The Wetterhoun also known as the Frisian Water Dog, is a medium-sized breed that was used for hunting waterfowl and small mammals in the Fryslan province of Netherland. Characterized by a grim expression, low set hanging ears, smooth, thick coat and a short tail curled over its back, these dogs are noted for their strong guarding skills.
|Other names||Otterhoun, Dutch Spaniel|
|Coat||Thick and color all over its body excepting its head, leg, and ears which has a smooth coat|
|Color||Black and white; black; liver and white; liver; roan|
|Group||Sporting dogs, Gundogs|
|Lifespan/ Life Expectancy||12-13 years|
|Litter size||4-6 puppies|
|Behavioral Characteristics||Good guarding abilities; reserved; intelligent; watchful; stubborn|
|Good with children||Yes|
|Shedding (Does it shed)||Moderate|
|Competitive Registration Qualification/Information||UKC, FCI|
The ancient version of the Wetterhoun developed 400 years back in the Friesland region, a province of the Netherlands. It has been speculated that these dogs have their lineage linked to the gypsy dogs, Frisian farm dogs, and even the Old Water dog that is presently extinct.
Being excellent hunting dogs because of their water-resistant coat and large prey drive, they were mainly used for the hunting of otters as their increasing population had posed a threat to the fishing industry. When the numbers of the otters were finally controlled, these dogs were used for bringing down bigger and ferocious animals like the fitch (polecat). These versatile dogs were even put to use for retrieving the waterfowl and also served as excellent watchdogs, protecting the farmer’s property.
Their number diminished drastically after the Second World War, though with efforts and initiatives taken by dog fanciers, their numbers are gradually being revived. The FCI and UKC recognize it under the water and gundog category respectively. Besides its international recognition, the Wetterhoun also attains recognition by several small registries, as well as hunting dogs, being showcased as rare breeds for all those who wish to take an unusual pet home.
Because of their hunting and guarding instincts, they may be strong-willed and independent but never disobedient and stubborn. In fact, they are known to have a great deal of perseverance and are quite intent on completing a task assigned to them. They also display a reserved attitude on encountering a stranger but are never aggressive and would change their demeanor towards the unknown person if they see their owner behaving in a friendly manner with him.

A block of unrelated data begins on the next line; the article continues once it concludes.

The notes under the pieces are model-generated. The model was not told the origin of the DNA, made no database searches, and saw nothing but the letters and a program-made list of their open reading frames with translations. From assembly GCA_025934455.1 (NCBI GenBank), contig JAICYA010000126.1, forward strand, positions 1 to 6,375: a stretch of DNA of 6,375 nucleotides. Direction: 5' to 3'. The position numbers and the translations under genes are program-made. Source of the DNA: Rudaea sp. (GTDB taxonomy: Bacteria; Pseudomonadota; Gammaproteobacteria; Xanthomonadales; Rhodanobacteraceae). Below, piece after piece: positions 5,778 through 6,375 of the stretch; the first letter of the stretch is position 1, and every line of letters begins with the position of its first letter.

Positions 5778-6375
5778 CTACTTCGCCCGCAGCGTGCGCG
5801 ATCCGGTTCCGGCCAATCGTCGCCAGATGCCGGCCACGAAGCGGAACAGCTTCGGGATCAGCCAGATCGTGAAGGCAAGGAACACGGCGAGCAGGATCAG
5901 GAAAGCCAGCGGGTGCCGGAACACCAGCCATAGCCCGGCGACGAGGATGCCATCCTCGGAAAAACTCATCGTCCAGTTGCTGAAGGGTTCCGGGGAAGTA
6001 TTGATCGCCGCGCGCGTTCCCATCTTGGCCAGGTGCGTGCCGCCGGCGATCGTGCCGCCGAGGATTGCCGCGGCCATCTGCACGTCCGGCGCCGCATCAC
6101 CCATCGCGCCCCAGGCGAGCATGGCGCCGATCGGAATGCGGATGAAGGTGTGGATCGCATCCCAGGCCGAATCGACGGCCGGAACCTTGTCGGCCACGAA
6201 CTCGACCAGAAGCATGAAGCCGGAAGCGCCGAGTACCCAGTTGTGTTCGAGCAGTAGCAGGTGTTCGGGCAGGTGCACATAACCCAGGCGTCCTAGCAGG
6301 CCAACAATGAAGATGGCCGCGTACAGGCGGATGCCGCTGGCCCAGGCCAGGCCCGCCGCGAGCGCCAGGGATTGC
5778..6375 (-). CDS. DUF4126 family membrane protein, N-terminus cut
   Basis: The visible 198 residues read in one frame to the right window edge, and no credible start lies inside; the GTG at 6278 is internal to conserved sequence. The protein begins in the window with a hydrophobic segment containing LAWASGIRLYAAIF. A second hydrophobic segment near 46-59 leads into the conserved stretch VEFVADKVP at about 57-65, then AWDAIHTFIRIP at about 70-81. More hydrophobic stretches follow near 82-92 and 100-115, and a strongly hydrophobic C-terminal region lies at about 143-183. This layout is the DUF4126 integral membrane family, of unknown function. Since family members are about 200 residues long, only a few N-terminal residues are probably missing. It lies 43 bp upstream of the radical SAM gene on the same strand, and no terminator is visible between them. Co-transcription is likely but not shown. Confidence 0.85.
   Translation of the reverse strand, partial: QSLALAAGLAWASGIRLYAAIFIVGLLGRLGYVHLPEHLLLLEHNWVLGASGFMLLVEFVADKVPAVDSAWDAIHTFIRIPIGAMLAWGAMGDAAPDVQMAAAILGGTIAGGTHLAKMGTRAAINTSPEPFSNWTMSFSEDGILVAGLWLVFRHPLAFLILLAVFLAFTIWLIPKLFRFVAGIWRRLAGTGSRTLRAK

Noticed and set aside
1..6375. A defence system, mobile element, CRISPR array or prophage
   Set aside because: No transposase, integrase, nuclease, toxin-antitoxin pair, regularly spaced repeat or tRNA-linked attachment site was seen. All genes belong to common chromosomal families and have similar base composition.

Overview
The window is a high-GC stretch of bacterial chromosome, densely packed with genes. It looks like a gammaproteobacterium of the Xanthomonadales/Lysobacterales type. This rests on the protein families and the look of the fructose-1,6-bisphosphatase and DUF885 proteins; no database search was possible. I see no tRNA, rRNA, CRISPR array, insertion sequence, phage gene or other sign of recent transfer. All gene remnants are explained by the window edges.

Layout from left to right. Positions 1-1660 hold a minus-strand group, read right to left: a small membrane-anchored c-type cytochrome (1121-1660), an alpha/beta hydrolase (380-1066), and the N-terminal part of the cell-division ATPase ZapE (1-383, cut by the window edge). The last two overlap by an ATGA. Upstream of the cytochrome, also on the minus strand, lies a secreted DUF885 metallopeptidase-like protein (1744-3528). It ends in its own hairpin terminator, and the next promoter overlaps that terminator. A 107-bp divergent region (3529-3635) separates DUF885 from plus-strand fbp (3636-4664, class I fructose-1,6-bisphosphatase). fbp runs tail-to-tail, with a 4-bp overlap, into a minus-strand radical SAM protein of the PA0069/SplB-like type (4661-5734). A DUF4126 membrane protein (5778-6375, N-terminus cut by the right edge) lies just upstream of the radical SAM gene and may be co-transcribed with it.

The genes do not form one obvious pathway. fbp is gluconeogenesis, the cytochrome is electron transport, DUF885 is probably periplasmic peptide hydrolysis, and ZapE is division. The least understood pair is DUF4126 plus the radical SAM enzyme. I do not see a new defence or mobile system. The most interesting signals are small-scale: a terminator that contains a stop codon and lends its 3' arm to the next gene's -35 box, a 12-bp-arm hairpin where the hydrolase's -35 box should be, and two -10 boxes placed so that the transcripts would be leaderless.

These great guard dogs are loyal and devoted to their family, going to any extent to safeguard their kith and kin from any danger.
They are territorial and may only get along well with other dogs if they are brought up with them since their puppy days. However, the Wetterhoun is not suitable for homes having felines as these dogs are great cat chasers.
They are friendly towards children, emerging as their perfect playmate, provided the latter behave well with them.
The Wetterhoun does better in homes with a big space where they can move around freely rather than a small apartment.
These dogs have a will of their unknown, thus needing to be trained since the time you bring the puppies home. Since they are sensitive, they would not do well with harsh and forceful training but requires a firm master who would tactfully handle them, incorporating positive reinforcement techniques.
Socialization: Socializing these dogs would be a real challenge, and you should begin doing so since its puppy days. Acquaint them with a lot of people, so that it gradually begins to realize whom to be reserved with and whom to display a friendly attitude. You can organize dog parties at home and ask your friends to bring over their pets too, however, supervise while your Wetterhoun is interacting with other canines to prevent any unpleasant occurrences.
Obedience: Train it to follow commands like “stop”, “come”, “go”, so that they listen to you and refrain from doing anything undesirable.
Leash training: Since it has a chasing instinct, you need to leash train your pet at the earliest. Get him acquainted with the leash first and allow him to wear it, initially for a few seconds, and increase the time gradually. The moment it wears the leash, reward it with its favorite treat. Once he gets used to the leash and collar, take it out, though keep the walks short at the beginning. If you sense its urge to jump at something it spots, say “stop” or make the cue sound that your puppy understands. Once it obeys you, shower him with treats and praises.
Give your Wetterhoun a balanced diet, comprising of high-quality dog food as well as homemade food that is rich in proteins, vitamins, and fibers.
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